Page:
Double Dose: Sexism in the ICU; Time Spent On Housework Linked to Women's Pay; Paging Dr. Cliche; Ricki Lake's Documentary on Birth - The New "Inconvenient Truth"?

By Christine Cupaiuolo — November 16, 2007

Is There Sexism in Lifesaving?: “Want a surefire prescription for dreading old age? Delve into every study that explores the gender gap in medical care,” begins Carol Lloyd, who cites several studies, including one published this week in the Canadian Medical Association Journal that found “women over the age of 50 are one-third less likely to be admitted to ICUs, and then once in ICUs are far less likely to received lifesaving medical interventions like mechanical ventilation and pulmonary artery catheterization than their male counterparts.”

Future Nobel Prize Winner?: Jennifer Block, author of “Pushed Birth,” notes that Ricki Lake’s documentary, “The Business of Being Born,” is such a hit in Australia, it’s being likened to Al Gore’s “An Inconvenient Truth.”

Legalization Opens Doors for Women in Mexico City: “Abortion remains illegal in the rest of Mexico, as it is in nearly all of Latin America,” writes Hector Tobar in the L.A. Times. “But in Mexico City, legalization is bringing a profound, if quiet, change to the way thousands of women lead their lives. In a country where unwanted pregnancies often strip women of their independence and ambitions, the extraordinary number of legal abortions taking place every day is beginning to diminish the procedure’s considerable cultural stigma.”

Plus: The New York Times profiles abortion doctor Susan Wicklund. “In her forthcoming book ‘This Common Secret: My Journey as an Abortion Doctor” (Public Affairs), Dr. Wicklund describes her work, the circumstances that lead her patients to choose abortion, and the barriers — lack of money, lack of providers, violence in the home or protesters at clinics — that stand in their way,” writes Cornelia Dean. “But she said her main goal with the book was to encourage more open discussion of abortion and its prevalence.”

Plus 2: Roman Catholic bishops this week approved voting guidelines for Catholics that are somewhat less rigid on abortion. Neela Banerjee writes in the Times:

“Abortion is among a few evils greater than others, the document asserts. But it also concedes that Catholics face difficult decisions when voting and in some cases might be able to vote for those who support abortion rights or stem cell research. ‘There may be times when a Catholic who rejects a candidate’s unacceptable position may decide to vote for that candidate for other morally grave reasons,’ the document says.”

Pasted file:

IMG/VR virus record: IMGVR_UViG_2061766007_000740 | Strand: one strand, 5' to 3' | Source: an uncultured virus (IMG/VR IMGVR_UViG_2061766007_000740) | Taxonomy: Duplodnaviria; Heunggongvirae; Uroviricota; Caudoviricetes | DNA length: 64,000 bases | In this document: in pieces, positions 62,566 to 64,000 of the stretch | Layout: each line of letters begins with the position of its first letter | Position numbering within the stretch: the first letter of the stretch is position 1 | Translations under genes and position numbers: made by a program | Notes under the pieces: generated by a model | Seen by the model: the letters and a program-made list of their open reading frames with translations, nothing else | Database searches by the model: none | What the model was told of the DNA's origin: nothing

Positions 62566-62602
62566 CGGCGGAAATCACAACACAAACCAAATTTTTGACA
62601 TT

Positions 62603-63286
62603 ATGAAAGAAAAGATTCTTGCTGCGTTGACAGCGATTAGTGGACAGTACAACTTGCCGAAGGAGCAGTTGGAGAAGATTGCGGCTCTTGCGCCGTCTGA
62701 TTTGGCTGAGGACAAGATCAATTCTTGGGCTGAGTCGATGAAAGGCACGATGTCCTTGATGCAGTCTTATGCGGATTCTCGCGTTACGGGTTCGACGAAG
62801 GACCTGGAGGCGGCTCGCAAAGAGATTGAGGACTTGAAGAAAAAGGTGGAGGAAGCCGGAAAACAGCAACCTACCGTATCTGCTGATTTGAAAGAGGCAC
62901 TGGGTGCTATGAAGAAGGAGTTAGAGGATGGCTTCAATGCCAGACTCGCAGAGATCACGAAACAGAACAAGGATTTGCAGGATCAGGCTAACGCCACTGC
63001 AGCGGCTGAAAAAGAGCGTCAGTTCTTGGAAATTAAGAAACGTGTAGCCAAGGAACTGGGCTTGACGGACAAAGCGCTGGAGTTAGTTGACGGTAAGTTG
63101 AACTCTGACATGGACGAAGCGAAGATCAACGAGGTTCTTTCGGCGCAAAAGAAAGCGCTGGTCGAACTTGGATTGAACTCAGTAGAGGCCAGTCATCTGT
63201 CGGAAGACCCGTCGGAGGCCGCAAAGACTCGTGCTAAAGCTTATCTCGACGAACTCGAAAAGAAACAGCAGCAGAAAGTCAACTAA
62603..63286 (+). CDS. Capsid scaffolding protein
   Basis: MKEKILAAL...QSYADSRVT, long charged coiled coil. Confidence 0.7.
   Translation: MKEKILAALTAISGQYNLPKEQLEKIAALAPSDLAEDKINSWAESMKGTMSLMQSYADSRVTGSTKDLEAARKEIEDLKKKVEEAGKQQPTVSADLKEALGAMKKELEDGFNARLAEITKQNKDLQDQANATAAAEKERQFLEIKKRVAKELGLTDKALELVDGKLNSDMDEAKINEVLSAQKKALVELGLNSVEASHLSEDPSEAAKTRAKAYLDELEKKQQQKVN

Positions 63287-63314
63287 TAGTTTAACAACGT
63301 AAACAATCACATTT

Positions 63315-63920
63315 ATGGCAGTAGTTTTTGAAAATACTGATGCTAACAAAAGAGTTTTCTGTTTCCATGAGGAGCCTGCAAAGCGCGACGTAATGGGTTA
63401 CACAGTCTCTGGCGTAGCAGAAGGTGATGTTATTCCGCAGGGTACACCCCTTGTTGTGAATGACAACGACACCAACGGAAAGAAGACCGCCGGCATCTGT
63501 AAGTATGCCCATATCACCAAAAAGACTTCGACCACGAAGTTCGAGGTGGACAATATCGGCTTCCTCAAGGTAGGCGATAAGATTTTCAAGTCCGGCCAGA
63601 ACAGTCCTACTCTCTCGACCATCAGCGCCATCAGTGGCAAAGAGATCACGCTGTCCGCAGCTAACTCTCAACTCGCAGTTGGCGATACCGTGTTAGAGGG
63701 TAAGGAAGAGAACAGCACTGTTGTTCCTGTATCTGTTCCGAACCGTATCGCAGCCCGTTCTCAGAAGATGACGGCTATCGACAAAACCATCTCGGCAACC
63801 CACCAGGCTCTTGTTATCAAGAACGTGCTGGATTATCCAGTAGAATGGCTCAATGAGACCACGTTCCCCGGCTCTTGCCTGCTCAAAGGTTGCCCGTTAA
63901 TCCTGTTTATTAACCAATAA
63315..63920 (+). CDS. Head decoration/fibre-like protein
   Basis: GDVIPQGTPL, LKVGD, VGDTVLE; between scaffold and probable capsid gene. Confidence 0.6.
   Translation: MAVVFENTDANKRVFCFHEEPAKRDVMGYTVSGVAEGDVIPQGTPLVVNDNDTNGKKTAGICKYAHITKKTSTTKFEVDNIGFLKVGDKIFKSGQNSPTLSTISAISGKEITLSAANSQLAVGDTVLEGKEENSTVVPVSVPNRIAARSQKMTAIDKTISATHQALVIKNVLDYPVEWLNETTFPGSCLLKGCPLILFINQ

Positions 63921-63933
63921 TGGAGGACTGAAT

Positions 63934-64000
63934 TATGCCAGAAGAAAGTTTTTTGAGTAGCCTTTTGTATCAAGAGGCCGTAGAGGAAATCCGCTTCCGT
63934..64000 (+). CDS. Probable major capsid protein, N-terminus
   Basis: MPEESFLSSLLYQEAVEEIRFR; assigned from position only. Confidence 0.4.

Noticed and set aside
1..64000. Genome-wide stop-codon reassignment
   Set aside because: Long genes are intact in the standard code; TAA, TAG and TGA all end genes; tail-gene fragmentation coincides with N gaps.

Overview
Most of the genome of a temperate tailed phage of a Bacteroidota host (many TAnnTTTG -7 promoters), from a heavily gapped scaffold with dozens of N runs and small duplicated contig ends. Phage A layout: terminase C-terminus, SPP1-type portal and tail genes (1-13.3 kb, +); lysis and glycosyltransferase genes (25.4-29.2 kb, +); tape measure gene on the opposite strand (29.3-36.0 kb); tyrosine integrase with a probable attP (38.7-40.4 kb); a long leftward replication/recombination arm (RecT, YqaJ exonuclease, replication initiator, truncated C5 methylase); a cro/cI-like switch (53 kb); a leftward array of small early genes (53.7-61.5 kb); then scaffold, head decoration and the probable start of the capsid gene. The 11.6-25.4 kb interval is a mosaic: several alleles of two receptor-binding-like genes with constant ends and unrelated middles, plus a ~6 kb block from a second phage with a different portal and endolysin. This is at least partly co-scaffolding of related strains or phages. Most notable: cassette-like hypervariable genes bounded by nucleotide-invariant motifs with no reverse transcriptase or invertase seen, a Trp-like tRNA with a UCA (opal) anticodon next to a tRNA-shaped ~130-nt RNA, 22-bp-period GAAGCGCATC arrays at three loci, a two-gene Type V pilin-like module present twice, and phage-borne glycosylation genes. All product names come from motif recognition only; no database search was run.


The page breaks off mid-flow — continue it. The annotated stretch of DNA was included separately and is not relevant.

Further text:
More Money = Less Housework: “In married working couples, the more money a woman earns, the less housework she will do, regardless of how much money her spouse makes, says Sanjiv Gupta, a sociologist at the University of Massachusetts Amherst,” according to this release based on a study published in the Journal of Marriage and Family. “Gupta goes further and says, based on his newest research, that for every $7,500 in annual earnings a married woman working full time makes, she can expect to do one hour less of routine housework each week.”

Paging Dr. Cliche: Disability Studies blog critiques a couple of recent episodes of “ER,” but as Penny L. Richards writes, the NBC series used to do much better by the disability community. “Characters with physical, mental and sensory disabilities have been presented as rounded human beings with full civil rights, at least as well as any other 44-minute network TV drama has done (admittedly, that’s a low standard to achieve).”

Geneticist Salome Gluecksohn-Waelsch Dies at 100: I only learned about Salome Gluecksohn-Waelsch this week when I came across her obit. After fleeing Nazi Germany, she first worked as a researcher at Columbia University and later became chair of the department of genetics at Albert Einstein College of Medicine. And that’s not the half of it. Meet an underappreciated “truly great woman of science.”

Plus: There are approximately 40,000 Americans who are 100 years old or older, according to the New England Centenarian Study — and 85 percent of these centenarians are women. More from the L.A. Times.

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